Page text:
Just a few days ago, the Web was abuzz over a report that found that sugary drinks were linked to hundreds of thousands of U.S deaths each year. But according to another new study, that might be just a drop in the bucket compared to the number of deaths that are caused by another fine white substance: salt.
The new study, conducted by the same Harvard research team that released the sugary drink study, found that excessive salt consumption could be linked to nearly 1 in 10 U.S. deaths or 2.3 million cardiovascular deaths worldwide in 2010.
For this study, Dr. Dariush Mozaffarian — an epidemiologist at the Harvard School of Public Health and author of both the salt and sugary drink studies — and his team used data from 247 surveys on sodium intake and 107 clinical trials that measured the effects of salt on blood pressure, and the effects of blood pressure on cardiovascular disease that can led to heart attacks and stroke.
Overall, researchers found that adults around the world ate an average of 4,000 milligrams (mg) of sodium a day, which is twice the amount recommended by the World Health Organization (2,000 mg per day) and nearly three times the limit of 1,500 mg/day set by the American Heart Association.
Researchers found that this overconsumption of salt was not only linked to 1 in 10 U.S. deaths, but that it was also affecting younger and younger Americans.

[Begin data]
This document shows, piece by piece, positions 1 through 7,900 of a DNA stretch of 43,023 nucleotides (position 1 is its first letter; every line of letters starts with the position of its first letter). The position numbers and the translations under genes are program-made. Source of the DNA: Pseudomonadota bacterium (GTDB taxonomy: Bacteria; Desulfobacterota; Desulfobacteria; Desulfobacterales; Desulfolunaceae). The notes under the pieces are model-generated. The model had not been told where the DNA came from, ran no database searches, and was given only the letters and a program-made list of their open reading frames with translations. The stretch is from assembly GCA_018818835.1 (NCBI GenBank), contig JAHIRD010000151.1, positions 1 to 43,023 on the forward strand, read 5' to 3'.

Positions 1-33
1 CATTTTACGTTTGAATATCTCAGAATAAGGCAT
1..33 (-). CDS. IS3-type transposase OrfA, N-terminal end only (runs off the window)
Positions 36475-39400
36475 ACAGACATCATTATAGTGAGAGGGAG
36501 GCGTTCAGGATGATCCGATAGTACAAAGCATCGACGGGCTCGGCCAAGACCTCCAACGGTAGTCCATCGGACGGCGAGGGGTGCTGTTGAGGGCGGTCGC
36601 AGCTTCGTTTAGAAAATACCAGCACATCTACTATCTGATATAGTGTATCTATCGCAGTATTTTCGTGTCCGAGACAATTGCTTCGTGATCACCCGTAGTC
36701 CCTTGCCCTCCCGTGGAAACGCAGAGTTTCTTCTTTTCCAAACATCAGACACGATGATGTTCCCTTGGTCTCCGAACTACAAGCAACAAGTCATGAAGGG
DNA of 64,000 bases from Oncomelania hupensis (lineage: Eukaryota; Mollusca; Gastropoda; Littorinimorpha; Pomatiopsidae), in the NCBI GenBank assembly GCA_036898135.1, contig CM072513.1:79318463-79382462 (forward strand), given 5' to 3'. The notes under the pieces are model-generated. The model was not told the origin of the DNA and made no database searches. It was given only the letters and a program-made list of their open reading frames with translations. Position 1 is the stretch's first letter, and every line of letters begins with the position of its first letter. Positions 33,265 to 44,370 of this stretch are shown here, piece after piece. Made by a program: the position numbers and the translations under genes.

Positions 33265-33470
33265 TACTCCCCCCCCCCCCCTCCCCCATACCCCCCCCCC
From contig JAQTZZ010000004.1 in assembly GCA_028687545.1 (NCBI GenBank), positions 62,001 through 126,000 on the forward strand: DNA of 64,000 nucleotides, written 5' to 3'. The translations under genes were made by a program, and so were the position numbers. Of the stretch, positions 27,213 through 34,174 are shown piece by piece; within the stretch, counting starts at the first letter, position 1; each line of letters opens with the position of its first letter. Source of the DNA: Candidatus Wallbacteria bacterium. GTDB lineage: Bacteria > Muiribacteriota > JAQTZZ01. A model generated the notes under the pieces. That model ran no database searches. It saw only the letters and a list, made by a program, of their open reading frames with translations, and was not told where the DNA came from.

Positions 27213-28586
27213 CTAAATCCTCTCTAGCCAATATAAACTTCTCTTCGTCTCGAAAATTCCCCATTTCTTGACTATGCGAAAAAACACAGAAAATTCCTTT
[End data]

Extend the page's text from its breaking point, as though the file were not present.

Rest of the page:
For instance, would you have guessed that bread and cheese are the top two sources of sodium in the U.S.?
So how can you avoid salt when it is hidden in so many foods? The best thing you can do is to skip processed and packaged food and make more of your meals from scratch. Chips, crackers, and other snack foods are obvious choices to omit, but other processed foods such as soups, boxed meals and canned foods are loaded with salt too. Another trick is to carefully read the labels on foods. Salt will be listed as sodium chloride in the ingredients. And put down the salt shaker at home too. No matter how hard you try to avoid salt, you're likely to get plenty in the foods you buy at the store, so don't add any more by tossing on extra salt at the table.
For more info on the salt study, check out this video from NBC News:
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